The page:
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Q & A: light as wave

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Most recent answer: 10/22/2007
Q:
What evidence is there for light as a wave? And can you explain the Doppler Effect in the way it relates to light?
- Kimberley
England
A:
There’s an enormous amount of evidence for light as a wave. The most dramatic types of evidence involve interference effects, in which parts of the wave travelling along different paths can recombine to either cancel or enhance each other.
The colors produced by thin films of oil on water are among the countless examples of such interference effects. Different colors of light have different wavelengths. Some have a whole number of waves in a round trip through the oil, and some are halfway between two whole numbers. The interference effects are opposite in those cases, so different colors reflect differently. The effect changes from area to area because the thickness of the film changes.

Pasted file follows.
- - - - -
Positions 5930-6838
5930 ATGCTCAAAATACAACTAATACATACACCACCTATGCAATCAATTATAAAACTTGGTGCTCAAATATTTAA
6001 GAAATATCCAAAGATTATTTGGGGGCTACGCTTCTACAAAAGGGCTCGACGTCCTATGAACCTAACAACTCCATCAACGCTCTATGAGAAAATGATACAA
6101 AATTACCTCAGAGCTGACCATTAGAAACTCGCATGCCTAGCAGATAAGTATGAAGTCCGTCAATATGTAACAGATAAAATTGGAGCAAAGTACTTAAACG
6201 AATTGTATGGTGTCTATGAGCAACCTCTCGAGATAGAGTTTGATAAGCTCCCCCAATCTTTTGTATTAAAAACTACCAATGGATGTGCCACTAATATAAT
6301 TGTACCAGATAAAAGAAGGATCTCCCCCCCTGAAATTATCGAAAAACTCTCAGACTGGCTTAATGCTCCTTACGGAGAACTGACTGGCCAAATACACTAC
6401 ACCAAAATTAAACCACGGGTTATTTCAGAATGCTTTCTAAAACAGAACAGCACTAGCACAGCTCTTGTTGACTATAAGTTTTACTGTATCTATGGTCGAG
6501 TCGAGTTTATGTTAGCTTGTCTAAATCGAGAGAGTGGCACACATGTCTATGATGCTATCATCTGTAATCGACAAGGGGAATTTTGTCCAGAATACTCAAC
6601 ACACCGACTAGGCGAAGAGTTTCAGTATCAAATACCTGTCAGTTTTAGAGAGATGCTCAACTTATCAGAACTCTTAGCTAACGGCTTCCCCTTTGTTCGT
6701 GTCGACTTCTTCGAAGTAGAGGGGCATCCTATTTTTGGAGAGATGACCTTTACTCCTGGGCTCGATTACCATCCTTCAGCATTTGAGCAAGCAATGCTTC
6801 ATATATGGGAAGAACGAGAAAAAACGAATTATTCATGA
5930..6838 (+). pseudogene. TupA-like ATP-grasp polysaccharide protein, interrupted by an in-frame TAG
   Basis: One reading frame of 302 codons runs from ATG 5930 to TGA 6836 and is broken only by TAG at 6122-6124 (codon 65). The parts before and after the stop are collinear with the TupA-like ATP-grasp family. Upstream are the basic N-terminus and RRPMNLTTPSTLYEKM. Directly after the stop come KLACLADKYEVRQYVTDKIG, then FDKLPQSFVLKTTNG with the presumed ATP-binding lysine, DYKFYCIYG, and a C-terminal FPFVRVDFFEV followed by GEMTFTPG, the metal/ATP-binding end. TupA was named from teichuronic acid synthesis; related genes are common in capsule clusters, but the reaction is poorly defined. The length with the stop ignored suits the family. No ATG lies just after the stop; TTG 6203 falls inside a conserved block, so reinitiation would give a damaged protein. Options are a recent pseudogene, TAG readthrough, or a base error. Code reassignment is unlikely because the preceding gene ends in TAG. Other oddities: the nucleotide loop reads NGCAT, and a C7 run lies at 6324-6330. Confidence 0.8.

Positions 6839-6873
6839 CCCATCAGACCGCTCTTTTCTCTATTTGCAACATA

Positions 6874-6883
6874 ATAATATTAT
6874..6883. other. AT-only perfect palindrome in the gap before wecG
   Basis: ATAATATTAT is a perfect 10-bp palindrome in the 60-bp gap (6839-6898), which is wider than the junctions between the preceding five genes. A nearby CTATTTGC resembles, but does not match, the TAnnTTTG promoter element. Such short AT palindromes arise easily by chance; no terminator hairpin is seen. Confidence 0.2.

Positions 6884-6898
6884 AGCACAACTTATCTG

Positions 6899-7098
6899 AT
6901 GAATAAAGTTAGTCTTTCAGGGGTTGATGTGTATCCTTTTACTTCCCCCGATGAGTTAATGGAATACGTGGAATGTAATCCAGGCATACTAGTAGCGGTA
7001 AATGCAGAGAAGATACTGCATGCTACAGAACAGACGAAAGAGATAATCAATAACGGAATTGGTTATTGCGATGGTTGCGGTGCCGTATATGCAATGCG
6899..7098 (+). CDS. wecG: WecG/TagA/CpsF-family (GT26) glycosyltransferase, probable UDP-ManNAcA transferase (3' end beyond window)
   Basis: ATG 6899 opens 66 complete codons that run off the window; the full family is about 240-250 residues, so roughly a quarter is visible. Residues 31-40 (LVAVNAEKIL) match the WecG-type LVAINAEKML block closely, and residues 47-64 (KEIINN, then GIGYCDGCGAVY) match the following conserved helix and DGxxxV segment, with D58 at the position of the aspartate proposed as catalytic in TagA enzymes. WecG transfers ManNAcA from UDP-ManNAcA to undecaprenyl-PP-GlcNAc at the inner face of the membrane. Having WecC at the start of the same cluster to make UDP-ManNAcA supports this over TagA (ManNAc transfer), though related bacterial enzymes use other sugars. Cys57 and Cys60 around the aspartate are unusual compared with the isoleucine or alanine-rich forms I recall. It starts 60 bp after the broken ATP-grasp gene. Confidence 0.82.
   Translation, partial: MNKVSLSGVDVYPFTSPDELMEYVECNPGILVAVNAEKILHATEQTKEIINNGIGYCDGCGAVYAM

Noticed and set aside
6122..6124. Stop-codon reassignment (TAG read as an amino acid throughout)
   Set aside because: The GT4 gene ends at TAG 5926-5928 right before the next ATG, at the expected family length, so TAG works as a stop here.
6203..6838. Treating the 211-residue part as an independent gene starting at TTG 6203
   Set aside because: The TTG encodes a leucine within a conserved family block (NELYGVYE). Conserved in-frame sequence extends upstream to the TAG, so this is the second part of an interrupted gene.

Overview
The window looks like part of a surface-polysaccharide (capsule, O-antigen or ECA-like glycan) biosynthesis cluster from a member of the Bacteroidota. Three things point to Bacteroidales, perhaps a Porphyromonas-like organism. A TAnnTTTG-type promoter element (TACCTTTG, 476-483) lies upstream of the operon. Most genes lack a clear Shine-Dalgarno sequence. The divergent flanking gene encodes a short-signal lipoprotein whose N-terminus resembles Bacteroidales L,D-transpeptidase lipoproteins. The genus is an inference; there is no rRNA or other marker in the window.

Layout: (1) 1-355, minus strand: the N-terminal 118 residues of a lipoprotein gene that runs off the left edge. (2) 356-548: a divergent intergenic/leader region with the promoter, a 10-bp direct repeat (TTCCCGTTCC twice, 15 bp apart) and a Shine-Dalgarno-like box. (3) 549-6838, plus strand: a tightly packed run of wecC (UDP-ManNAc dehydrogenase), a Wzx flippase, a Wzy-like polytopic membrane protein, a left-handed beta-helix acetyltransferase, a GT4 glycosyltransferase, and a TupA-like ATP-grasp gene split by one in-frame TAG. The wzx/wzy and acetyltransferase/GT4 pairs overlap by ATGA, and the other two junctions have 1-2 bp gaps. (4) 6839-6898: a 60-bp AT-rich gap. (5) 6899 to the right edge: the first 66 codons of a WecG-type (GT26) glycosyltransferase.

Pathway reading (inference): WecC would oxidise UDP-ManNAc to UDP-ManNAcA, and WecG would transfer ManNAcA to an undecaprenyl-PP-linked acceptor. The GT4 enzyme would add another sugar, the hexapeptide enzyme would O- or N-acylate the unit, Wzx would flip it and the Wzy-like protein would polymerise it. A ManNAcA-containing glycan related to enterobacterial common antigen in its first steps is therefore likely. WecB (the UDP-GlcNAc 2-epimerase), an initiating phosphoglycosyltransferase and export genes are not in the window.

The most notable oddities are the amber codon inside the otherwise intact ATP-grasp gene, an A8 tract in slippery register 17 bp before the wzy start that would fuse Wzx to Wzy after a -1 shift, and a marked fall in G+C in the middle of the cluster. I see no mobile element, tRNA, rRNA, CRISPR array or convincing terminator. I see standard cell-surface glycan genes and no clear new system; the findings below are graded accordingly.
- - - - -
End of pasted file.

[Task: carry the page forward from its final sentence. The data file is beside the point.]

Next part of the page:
The Doppler effect for light is similar but not quite identical (due to the importance of special relativity for light) to the Doppler effect for sound. If you bounce light off an object moving away from you, each new wavefront bouncing back toward you will start a little farther behind the previous one than it would have if the object weren’t moving away from you. So the wavefronts will come back to you with a little longer time intervals between them, i.e. at lower frequency. Doppler techniques like this allow us to measure how fast molecules are moving around in solution. Ordinary radar spped guns use a technique like this with lower-frequency electromagnetic waves.

Mike W.

(published on 10/22/2007)

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